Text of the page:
LILA ~ Learning Innovations Laboratory at the Harvard Graduate School of Education

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  1. Marga Biller

    Leadership in Times of Diversity: Astrid Homan

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    What can leaders do to effectively manage diverse teams? If a diverse team is functioning well, what can a leader do to encourage the teams’ continued progress? Or conversely, if a diverse team is embroiled in conflict, how can a leader intervene in order to turn things around? Essentially, which competencies do leaders need in order to adapt and appropriately respond to their teams’ needs?
  2. Marga Biller

    Curiosity Where are You? Spencer Harrison

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    Curiosity is a great source of new ideas, a great source of finding these patterns – and yet the majority of people don’t feel like they have permission to be curious at work. Spencer and his colleagues spent six months creating a new set of measures to assess curiosity. During this process, he and his colleagues identified that there are different types of curiosity. There is productive curiosity – where someone is actively investigating problems that are associated with the work that they’re doing. And unproductive curiosity, where someone is taking a break at work to look at something else – usually sports or social media related and doesn’t have anything to do with work. These two types have different consequences.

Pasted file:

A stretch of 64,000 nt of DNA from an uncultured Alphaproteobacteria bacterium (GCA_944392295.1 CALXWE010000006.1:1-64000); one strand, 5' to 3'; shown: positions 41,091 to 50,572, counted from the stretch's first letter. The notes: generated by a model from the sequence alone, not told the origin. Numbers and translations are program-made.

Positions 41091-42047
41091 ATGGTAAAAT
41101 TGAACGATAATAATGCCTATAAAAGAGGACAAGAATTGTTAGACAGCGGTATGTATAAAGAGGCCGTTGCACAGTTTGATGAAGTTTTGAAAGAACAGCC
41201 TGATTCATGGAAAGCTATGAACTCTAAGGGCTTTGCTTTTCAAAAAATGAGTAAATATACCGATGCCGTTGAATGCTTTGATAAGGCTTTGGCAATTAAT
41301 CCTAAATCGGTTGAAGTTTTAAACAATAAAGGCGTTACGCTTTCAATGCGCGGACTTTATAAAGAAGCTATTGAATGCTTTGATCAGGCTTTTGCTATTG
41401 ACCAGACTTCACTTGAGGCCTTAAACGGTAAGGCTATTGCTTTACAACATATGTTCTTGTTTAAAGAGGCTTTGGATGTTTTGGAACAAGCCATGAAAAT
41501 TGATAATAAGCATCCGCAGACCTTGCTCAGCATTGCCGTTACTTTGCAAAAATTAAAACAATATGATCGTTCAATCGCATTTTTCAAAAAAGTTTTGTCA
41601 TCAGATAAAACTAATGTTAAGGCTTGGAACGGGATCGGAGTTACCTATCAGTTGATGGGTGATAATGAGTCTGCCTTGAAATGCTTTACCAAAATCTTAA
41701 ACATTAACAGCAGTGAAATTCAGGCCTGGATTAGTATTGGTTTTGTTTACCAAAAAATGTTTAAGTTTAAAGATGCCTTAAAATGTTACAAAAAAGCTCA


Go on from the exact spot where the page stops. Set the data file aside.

3. Marga Biller

    Scaffolding Learning: Conceptualizing and measuring an organization that learns.

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    "What does it look like when learning becomes an intentional part of the business strategy? People are aligned around a common vision. They sense and interpret their changing environment. They generate new knowledge which they use, in turn, to create innovative products and services to meet customer needs. We have identified seven action imperatives that characterize companies traveling toward this goal."
  4. Marga Biller

    Can we measure collective intelligence in teams?

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    Until recently, organizations thought that if they wanted to create “smart” teams, they just had to hire smart individuals and put them together. But researchers have discovered that is not the case. Other explanatory factors account for the performance of teams more than simply the combined intelligence of individual team members. Anita Woolley has specifically focused on examining if there is an underlying collective intelligence (CI) that lets some teams perform better than others and, if so, can we measure it, use it to predict team future performance, and reliably create it?
  5. Marga Biller

    What do the members in your organization actively do to pick up weak cues signaling threat and/or opportunity?